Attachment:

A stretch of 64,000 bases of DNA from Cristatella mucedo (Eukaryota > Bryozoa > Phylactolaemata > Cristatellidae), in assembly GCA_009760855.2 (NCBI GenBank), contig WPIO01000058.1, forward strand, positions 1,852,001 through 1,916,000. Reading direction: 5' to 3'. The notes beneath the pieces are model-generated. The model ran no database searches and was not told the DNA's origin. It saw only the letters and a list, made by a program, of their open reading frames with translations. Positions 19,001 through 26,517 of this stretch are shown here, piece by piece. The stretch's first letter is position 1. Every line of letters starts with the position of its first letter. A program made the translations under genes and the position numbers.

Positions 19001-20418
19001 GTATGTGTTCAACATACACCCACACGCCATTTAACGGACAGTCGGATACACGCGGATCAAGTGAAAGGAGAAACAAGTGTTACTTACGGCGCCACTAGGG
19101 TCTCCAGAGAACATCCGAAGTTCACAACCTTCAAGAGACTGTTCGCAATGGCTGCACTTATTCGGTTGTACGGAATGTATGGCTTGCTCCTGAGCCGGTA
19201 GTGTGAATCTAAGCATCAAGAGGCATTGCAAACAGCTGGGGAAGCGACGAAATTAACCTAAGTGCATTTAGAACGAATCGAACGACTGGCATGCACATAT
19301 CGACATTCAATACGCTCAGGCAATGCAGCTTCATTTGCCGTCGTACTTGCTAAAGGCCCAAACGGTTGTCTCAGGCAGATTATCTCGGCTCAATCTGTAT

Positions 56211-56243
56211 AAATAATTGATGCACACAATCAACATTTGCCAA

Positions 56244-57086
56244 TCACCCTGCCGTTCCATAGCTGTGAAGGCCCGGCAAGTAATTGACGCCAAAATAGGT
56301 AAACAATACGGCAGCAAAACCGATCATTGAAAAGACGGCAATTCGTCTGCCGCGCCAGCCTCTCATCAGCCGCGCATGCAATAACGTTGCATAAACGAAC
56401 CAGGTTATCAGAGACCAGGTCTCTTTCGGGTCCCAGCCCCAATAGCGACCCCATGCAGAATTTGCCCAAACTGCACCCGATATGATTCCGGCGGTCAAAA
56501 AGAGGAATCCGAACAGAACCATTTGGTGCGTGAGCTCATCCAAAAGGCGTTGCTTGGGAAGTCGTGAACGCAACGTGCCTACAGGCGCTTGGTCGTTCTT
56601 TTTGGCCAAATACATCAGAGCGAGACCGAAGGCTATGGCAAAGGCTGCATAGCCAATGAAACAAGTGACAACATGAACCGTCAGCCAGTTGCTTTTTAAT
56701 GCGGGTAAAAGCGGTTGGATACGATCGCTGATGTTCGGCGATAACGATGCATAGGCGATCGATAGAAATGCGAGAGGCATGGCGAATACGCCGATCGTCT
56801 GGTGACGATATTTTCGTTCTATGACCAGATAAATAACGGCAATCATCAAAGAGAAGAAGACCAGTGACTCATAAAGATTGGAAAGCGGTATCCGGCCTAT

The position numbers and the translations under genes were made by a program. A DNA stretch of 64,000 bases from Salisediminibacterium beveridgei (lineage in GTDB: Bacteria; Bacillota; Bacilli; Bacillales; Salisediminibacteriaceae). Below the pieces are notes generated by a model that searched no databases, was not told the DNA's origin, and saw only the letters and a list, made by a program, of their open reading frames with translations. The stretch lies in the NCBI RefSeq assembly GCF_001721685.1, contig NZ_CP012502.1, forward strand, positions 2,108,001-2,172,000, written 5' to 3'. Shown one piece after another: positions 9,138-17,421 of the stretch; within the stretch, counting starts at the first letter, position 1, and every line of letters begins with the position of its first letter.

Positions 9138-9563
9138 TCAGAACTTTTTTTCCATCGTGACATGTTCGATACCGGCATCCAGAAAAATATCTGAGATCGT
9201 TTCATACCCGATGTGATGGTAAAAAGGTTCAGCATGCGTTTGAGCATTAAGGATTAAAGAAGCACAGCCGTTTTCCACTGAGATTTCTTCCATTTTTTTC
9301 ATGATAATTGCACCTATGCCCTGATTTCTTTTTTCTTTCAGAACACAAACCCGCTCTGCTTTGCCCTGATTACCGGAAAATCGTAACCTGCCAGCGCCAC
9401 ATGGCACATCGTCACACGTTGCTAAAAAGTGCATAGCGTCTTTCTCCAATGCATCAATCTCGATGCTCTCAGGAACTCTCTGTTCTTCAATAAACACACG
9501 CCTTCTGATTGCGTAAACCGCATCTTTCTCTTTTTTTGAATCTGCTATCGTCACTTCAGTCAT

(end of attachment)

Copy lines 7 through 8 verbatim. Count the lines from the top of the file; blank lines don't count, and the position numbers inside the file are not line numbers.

Positions 56211-56243
56211 AAATAATTGATGCACACAATCAACATTTGCCAA